My journey began at Portsmouth. I’ve always had a bit of a soft spot for Pompey and sympathy for the financial meltdown which saw them plummet from being Premier League regulars and FA Cup winners to the fourth tier of English football. They’re also the lowest ranked team to have their real stadium in the game in honour of Simon Humber, the FIFA creative director and Portsmouth fan who sadly passed away last year.
Before I’d even got my feet under my imaginary new desk at Fratton Park I’d received an e-mail from the board advising me I’d be expected to gain automatic promotion from League 2 in my first season. A tough challenge, but one I was willing to accept.
I didn’t make any new signings during my first transfer window, choosing instead to give every player in the initial squad an opportunity to prove their worth during my first few months in charge. I also decided to tinker with the game’s settings and increase the frequency of injuries for both my team and my opposition, which may seem like a crazy idea (especially as it often results in players being sidelined for up to seven months of the season) but I wanted it to be more realistic and to force me into being creative with my team selections.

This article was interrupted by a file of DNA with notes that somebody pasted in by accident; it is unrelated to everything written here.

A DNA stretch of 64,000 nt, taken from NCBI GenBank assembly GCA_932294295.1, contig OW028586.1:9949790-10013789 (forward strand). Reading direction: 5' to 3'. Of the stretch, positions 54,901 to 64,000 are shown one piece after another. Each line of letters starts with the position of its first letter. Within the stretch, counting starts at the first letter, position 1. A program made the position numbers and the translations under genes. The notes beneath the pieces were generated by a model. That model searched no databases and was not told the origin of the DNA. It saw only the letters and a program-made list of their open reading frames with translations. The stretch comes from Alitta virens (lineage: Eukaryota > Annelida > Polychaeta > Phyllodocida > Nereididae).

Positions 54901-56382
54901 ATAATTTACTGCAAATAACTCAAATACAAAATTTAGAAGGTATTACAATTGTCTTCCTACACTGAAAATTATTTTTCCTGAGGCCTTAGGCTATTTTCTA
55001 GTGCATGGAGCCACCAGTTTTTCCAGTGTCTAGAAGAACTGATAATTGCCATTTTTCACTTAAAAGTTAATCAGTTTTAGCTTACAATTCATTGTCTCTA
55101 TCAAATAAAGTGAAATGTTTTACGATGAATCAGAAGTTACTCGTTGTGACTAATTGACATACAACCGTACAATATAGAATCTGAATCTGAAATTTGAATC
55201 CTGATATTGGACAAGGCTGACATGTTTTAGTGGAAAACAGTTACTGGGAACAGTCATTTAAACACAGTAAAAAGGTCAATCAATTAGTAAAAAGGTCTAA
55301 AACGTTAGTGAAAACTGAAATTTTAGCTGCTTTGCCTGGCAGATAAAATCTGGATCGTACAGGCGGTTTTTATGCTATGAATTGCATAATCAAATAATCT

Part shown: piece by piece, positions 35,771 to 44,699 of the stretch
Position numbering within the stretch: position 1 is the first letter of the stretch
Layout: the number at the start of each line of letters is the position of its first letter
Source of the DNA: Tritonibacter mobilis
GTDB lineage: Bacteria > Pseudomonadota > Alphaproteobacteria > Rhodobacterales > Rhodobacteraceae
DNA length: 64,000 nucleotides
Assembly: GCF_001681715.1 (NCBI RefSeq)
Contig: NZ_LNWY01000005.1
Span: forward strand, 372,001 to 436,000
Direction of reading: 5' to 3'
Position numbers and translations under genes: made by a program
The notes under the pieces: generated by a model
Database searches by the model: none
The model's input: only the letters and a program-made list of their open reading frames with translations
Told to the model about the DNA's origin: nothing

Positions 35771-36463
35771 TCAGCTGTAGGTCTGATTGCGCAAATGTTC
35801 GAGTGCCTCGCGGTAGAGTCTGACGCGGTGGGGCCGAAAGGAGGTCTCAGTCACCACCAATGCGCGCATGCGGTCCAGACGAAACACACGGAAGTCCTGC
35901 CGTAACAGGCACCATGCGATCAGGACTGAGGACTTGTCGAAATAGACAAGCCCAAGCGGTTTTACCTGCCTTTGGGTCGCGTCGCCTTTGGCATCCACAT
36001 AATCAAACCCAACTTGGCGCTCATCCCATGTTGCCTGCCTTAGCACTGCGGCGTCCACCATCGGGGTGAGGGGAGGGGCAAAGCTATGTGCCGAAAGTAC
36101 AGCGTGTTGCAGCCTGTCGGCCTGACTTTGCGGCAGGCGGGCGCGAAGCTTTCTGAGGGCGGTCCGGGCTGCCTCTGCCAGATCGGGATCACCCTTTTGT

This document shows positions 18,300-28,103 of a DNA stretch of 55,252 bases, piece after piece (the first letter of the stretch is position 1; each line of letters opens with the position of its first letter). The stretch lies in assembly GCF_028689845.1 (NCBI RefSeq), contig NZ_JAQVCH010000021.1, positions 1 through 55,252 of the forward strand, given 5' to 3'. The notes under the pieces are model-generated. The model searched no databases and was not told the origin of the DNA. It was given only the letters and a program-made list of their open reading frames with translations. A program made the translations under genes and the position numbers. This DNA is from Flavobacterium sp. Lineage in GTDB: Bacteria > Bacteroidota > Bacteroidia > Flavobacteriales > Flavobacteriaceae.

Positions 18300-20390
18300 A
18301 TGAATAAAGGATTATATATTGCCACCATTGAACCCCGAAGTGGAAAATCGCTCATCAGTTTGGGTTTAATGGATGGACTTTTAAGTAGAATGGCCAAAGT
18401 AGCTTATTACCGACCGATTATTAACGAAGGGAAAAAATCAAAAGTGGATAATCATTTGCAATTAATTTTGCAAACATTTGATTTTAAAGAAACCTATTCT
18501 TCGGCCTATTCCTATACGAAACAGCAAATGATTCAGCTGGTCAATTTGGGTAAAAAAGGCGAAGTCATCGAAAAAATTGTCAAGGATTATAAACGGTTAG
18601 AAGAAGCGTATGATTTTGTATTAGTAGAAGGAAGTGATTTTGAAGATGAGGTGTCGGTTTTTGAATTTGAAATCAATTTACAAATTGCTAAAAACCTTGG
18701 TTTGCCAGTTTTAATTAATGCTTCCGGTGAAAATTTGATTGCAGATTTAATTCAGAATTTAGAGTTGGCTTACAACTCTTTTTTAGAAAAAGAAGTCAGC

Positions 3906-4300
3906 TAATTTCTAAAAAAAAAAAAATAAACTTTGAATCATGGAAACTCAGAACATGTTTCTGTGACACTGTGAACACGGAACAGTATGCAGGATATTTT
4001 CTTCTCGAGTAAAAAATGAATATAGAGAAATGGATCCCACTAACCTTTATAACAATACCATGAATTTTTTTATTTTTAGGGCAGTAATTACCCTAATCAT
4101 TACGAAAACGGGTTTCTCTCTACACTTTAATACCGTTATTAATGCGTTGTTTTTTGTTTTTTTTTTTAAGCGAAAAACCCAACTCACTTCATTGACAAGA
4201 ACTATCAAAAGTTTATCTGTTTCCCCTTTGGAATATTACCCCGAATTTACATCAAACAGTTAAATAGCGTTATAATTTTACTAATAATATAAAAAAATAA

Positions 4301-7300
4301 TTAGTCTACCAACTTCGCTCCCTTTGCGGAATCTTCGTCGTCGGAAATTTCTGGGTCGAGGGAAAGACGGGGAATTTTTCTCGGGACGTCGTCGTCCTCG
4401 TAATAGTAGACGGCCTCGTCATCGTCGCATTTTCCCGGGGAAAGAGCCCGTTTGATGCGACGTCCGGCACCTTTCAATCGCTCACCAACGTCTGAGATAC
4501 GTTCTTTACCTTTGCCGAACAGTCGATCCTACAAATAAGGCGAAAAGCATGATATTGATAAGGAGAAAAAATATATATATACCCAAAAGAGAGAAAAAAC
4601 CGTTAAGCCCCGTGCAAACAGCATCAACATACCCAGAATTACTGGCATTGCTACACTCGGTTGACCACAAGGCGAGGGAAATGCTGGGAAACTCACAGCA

As a byproduct of this decision, I was recently automatically awarded a 3-0 win over Morecambe because their squad was so decimated by injuries and suspensions they couldn’t even field 11 players and had to forfeit the match.
Despite meekly exiting all three of the domestic cup competitions I was involved in, my first half-season went reasonably well and when the January transfer window opened I was firmly entrenched in the play-off places. I’d been alternating between a 4-5-1 and a 4-4-2 formation depending on the opposition and though my counter-attacking style wasn’t producing a huge number of goals, I was defending well and picking up lots of 1-0 wins.